Louisiana Republican Governor Bobby Jindal became the 13th presidential candidate to formally enter the 2016 presidential race. He is also the third declared 2016 presidential candidate that is the son of immigrants – the two others being Sens. Mario Rubio and Ted Cruz. In his announcement speech, Jindal embraced his own immigrant heritage but, a look into his rhetoric and policy positions on key pieces of immigration reform legislation reveals some thoughtful, but missequenced solutions on immigration, as well as a general misunderstanding of executive authority and the nation’s humanitarian obligations to asylum-seekers.

In National Review op-ed, Jindal explained that he did not support the Senate’s last comprehensive immigration reform bill for a multitude of reasons, but specifically invoked the tired refrain that the border must first be secured. He went on to define who should be the judge of a secure border noting “border-state governors and the U.S. Congress must be the ones who verify that our borders are finally secured.”

However, he does go on to discuss ways the undocumented can become legalized and eventually citizens, writing that “we should provide an opportunity for those who came here illegally seeking to work for a better life to gain legal status rather quickly, if and only if they are willing to do all that is required.”

Jindal also discusses providing generous legal avenues for migration:

“Increase legal immigration, by a lot. Letting folks into our country who want to work, get an education, and improve their lives is good for them and good for us. We should increase legal immigration not only for unskilled laborers, but also for skilled workers from all over the world. We need to stop educating the world’s best and brightest engineers and scientists and then upon graduation kick them out of the country so they can compete with us and create growth and wealth in other countries.”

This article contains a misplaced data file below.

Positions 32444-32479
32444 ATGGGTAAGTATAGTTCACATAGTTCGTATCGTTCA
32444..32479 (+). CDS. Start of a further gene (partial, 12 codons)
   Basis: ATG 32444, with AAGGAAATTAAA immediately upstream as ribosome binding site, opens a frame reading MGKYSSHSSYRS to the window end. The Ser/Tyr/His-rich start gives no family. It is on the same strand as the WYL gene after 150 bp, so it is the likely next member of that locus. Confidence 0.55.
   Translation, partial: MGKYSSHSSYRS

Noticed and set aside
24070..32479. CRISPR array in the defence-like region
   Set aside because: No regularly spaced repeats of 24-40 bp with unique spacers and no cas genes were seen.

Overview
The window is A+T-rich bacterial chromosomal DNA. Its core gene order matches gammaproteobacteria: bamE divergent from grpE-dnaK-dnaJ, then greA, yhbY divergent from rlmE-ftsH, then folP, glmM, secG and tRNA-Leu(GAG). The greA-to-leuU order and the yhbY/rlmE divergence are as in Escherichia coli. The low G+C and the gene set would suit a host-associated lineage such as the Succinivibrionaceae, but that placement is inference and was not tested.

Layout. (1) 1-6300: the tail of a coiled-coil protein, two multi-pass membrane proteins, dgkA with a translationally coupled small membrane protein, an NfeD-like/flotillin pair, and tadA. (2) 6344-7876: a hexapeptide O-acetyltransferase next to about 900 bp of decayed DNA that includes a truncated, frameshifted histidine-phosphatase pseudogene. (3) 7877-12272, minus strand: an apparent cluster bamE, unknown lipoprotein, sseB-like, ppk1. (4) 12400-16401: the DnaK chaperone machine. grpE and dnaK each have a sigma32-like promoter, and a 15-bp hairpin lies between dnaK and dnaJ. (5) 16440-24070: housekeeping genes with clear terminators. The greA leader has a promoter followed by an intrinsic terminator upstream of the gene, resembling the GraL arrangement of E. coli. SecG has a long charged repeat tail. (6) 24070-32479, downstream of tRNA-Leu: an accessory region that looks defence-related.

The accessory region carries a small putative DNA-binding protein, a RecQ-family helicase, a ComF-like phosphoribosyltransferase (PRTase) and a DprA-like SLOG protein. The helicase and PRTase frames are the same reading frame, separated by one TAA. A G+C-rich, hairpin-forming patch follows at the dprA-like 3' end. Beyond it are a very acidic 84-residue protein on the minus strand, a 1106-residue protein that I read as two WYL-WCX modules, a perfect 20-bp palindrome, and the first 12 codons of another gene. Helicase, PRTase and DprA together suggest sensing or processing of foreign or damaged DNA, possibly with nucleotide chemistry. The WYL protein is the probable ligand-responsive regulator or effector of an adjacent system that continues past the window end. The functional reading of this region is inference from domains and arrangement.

While he seemingly possesses an overall understanding of the ways the immigration system must be updated, his view that enforcement must come first has already proven to be a failure. Tens of billions of dollars have already been spent in attempting to keep undocumented immigrants out of the U.S. over the last decade, yet we have the highest undocumented population in our nation’s history.

With respect to the unaccompanied minors who are showing up at our southern border, Jindal did not propose humanitarian solutions but rather stated that we should rush to deport unaccompanied children and their families:

“The most humane thing to do is to reunite these children with their families back in their home countries.”

Jindal has also publically spoken out against the President’s executive actions on immigration and mischaracterized deferred action initiatives as “amnesty”:

“Granting amnesty by executive order is wrong…. It will incentivize more of this illegal immigration. If the President wants to make the case that the law should be changed, he should go make the case to Congress and our people.”

Although Jindal did not make his case for any specific immigration platform in his announcement, his public statements and record show that he has a general understanding of the components of immigration reform, however, he misrepresents some of the basic facts about immigration law and executive authority, and seems to hold little deference to our humanitarian obligations towards refuges and asylees.

Photo by Gage Skidmore.